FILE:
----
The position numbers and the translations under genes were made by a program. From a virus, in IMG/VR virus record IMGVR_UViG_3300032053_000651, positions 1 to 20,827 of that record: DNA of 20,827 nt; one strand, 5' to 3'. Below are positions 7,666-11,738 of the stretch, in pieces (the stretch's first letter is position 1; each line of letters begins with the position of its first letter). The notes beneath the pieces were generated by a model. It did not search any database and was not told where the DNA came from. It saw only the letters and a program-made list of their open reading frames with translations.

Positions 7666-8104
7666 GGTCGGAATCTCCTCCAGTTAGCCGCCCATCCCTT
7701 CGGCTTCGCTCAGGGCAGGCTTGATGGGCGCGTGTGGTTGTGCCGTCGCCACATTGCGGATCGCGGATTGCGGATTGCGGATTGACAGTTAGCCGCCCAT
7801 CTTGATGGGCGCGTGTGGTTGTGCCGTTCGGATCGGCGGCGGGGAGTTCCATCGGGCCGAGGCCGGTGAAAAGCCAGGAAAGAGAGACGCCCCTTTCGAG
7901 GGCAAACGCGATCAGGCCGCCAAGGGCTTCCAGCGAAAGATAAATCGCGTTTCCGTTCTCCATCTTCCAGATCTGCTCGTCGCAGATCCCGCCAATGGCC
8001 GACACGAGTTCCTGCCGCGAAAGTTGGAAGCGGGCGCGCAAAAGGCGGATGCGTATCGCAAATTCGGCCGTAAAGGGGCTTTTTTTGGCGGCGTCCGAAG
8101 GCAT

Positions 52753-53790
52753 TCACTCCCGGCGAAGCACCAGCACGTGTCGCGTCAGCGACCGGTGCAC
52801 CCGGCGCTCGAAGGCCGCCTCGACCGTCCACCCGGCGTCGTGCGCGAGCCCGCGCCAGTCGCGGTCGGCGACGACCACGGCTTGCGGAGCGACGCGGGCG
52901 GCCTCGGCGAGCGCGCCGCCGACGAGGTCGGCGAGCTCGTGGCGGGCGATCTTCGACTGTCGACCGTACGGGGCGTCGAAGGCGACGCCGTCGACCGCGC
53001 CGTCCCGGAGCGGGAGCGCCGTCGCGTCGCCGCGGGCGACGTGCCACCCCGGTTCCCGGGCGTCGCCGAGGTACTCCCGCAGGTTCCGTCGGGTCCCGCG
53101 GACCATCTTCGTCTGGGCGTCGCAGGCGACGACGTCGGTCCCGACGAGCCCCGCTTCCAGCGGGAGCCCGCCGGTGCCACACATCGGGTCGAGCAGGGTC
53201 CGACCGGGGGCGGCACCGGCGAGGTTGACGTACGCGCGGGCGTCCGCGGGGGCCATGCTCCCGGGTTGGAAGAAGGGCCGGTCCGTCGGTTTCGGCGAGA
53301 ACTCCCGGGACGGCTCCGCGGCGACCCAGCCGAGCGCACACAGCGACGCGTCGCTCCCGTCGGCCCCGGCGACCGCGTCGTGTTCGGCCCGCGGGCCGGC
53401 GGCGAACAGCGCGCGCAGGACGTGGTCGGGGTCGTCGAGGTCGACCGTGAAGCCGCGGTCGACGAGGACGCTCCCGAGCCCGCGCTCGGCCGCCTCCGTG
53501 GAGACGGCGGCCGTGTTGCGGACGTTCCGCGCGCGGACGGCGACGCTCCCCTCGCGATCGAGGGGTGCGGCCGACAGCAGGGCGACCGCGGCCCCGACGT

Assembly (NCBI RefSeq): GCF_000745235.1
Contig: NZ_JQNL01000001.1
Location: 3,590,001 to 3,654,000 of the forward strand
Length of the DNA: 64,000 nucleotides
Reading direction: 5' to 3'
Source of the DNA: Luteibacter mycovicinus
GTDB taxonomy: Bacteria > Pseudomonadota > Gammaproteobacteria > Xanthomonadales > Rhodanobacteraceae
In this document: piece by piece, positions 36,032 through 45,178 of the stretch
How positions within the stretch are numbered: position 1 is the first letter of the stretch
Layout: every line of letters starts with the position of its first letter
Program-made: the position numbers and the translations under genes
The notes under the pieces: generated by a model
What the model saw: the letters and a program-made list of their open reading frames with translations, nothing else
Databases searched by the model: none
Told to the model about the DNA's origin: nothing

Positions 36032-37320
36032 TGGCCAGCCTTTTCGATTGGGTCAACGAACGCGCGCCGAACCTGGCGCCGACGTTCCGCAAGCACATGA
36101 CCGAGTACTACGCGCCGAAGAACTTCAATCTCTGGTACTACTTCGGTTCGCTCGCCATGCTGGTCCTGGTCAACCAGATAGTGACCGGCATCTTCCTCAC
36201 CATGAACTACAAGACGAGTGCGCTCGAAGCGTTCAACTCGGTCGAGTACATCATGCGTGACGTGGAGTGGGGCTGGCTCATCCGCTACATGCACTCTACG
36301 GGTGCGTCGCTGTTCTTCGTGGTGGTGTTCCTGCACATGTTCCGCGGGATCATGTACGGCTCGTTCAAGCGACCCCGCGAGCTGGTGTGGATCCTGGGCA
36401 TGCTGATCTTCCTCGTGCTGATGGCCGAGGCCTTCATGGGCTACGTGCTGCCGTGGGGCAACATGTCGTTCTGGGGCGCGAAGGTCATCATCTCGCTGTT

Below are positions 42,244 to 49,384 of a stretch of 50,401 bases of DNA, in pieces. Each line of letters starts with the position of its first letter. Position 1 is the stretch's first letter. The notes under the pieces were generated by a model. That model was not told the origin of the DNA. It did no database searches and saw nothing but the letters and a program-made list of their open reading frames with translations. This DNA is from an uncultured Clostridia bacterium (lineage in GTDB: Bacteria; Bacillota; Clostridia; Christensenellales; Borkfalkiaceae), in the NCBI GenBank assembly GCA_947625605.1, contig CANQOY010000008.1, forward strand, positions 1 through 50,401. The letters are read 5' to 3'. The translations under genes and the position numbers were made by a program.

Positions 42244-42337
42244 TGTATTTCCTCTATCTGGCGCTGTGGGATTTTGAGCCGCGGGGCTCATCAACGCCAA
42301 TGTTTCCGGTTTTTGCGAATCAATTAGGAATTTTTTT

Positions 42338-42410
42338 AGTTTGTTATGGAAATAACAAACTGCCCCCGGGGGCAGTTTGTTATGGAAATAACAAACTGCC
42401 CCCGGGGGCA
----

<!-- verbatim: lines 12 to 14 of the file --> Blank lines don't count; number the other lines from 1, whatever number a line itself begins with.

52901 GCCTCGGCGAGCGCGCCGCCGACGAGGTCGGCGAGCTCGTGGCGGGCGATCTTCGACTGTCGACCGTACGGGGCGTCGAAGGCGACGCCGTCGACCGCGC
53001 CGTCCCGGAGCGGGAGCGCCGTCGCGTCGCCGCGGGCGACGTGCCACCCCGGTTCCCGGGCGTCGCCGAGGTACTCCCGCAGGTTCCGTCGGGTCCCGCG
53101 GACCATCTTCGTCTGGGCGTCGCAGGCGACGACGTCGGTCCCGACGAGCCCCGCTTCCAGCGGGAGCCCGCCGGTGCCACACATCGGGTCGAGCAGGGTC